It is important to note that if we are going to do this, the money needs to be distributed quickly. It is estimated that since the pandemic struck, the average Vermont dairy farm has lost $270,000. Vendors (feed and seed dealers, equipment businesses) have been floating incredible amounts of credit to our farms. We have heard that one dealer holds $200 million in accounts receivable. It is clear that the money that goes to our dairy farmers will go directly back into the community by paying off debt.
It has been suggested that other forms of farming be compensated as well and that may be appropriate if it is warranted. We have heard of vegetable farmers who have suffered losses because of the way farmers’ markets are being run. One Tunbridge farmer returned from a farmers’ market with pounds of spinach that would normally have sold out quickly. There is still a concern that farmers’ markets are being held to a higher standard than our grocery stores are and that may need to be looked at again. We have also heard that diversified farmers are doing extremely well, that CSA shares are sold out, and that farm stores/stands are doing excellent business.
As we continue to talk about a regional food supply system, the existence of our dairy farms is critical to our future. Much of our milk supplies the rest of our region and will be of great importance when the pandemic has abated, and climate change becomes the greater challenge. If there is a silver lining to COVID-19, it is that it has revealed the weaknesses in our food supply chain and pointed us in the direction of researching how to strengthen it.
What excites me is looking forward to the work of coming years and the opportunity to explore the possibilities of a regional food supply system as well as the positive impact and mitigating factors agriculture and forestry can and do have on climate change.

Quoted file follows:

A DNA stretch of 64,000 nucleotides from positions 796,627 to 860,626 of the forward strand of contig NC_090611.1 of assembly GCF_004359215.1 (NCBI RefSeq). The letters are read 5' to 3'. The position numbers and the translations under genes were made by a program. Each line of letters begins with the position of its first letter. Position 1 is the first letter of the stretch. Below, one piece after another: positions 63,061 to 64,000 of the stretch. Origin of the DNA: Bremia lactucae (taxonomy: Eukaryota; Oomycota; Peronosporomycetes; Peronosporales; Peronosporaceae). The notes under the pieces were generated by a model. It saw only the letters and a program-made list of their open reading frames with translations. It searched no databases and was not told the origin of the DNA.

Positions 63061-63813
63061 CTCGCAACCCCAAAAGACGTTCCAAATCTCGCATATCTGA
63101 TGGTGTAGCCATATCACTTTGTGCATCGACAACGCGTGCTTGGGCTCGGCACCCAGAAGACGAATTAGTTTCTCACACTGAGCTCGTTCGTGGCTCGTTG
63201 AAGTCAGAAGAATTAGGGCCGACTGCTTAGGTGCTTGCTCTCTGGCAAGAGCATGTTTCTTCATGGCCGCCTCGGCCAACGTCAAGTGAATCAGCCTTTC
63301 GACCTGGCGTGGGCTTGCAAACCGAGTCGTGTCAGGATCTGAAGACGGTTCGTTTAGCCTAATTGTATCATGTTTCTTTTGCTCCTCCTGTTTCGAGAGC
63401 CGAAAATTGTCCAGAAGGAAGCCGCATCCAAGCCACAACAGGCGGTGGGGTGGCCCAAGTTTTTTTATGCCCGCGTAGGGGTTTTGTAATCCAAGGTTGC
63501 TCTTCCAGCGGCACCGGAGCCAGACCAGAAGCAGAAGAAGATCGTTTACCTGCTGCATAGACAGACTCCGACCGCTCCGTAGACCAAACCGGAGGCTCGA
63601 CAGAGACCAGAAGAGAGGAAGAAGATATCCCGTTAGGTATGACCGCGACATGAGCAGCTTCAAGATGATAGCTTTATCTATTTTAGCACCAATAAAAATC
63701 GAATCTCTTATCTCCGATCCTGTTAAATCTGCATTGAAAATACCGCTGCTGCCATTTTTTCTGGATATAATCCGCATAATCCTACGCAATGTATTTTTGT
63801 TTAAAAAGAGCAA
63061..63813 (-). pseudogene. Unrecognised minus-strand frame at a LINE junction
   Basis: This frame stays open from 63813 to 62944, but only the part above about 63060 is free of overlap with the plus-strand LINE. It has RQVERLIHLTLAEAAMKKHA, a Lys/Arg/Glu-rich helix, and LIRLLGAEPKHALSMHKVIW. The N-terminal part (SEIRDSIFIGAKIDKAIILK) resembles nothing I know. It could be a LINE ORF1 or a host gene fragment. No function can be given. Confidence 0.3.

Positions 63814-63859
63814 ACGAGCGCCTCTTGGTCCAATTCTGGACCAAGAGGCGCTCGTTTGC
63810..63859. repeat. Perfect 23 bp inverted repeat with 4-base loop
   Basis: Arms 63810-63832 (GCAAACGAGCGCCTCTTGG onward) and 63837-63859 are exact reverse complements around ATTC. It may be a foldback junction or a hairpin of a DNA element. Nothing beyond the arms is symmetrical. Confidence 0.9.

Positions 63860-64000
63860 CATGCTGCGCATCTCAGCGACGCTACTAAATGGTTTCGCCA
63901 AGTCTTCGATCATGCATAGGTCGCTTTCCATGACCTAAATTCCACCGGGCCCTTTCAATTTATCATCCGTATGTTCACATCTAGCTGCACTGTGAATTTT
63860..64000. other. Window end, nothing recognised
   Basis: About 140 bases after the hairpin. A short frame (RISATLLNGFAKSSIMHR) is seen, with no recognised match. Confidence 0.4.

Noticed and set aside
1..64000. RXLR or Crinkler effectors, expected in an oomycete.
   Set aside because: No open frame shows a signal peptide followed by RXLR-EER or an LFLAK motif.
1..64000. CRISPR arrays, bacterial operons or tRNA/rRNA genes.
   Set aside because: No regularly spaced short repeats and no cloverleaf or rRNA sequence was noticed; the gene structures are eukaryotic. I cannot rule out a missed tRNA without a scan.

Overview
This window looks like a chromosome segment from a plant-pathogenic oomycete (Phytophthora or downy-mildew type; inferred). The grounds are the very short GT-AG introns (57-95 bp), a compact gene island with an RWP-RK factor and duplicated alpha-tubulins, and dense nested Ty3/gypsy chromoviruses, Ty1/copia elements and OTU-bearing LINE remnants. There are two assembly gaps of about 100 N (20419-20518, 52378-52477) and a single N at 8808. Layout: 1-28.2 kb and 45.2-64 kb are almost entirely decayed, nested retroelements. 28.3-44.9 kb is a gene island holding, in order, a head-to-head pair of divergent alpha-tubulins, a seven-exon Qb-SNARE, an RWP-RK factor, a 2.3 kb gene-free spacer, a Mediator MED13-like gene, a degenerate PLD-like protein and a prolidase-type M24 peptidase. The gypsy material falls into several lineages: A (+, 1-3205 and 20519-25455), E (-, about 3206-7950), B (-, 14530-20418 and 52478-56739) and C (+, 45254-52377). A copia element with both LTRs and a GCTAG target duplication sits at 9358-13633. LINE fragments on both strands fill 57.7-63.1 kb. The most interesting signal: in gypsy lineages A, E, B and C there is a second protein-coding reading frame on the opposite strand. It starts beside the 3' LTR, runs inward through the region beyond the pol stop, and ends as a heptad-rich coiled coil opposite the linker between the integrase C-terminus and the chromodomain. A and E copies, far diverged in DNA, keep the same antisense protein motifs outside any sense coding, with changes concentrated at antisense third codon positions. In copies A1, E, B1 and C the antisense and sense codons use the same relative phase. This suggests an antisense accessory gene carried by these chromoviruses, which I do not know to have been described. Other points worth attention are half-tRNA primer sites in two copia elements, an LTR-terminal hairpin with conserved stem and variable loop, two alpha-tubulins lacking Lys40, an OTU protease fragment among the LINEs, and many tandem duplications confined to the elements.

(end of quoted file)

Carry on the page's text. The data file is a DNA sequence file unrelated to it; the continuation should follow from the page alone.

I should also mention that this week the House worked on H.959, which sets some of the parameters for education funding. There was great concern that the pandemic and resulting shortfalls in the sales tax and rooms and meals tax revenues would create a deficit that would result in higher property taxes. It was determined that we could go ahead with the pre-COVID-19 levels of property taxation given that it might be possible for CARES money to be used to make up the shortfalls. This was a non-partisan decision supported on a strong 127-20 vote, multi-partisan basis.
Rep. Robin Scheu of Middlebury explained her vote by saying, “I voted yes on H.959. The $156 million projected deficit in the education fund is a COVID-19 problem, NOT a school budget problem. Communities across the state passed what they believed were responsible and appropriate school budgets this year. We cannot punish schools, students, and communities for a global pandemic that is entirely not their fault.”
It was hoped that we could have included a mechanism that would have begun to rectify the injustices in education funding indicated by the Weighting Study but at this point that seems unlikely and something that we will have to tackle next year.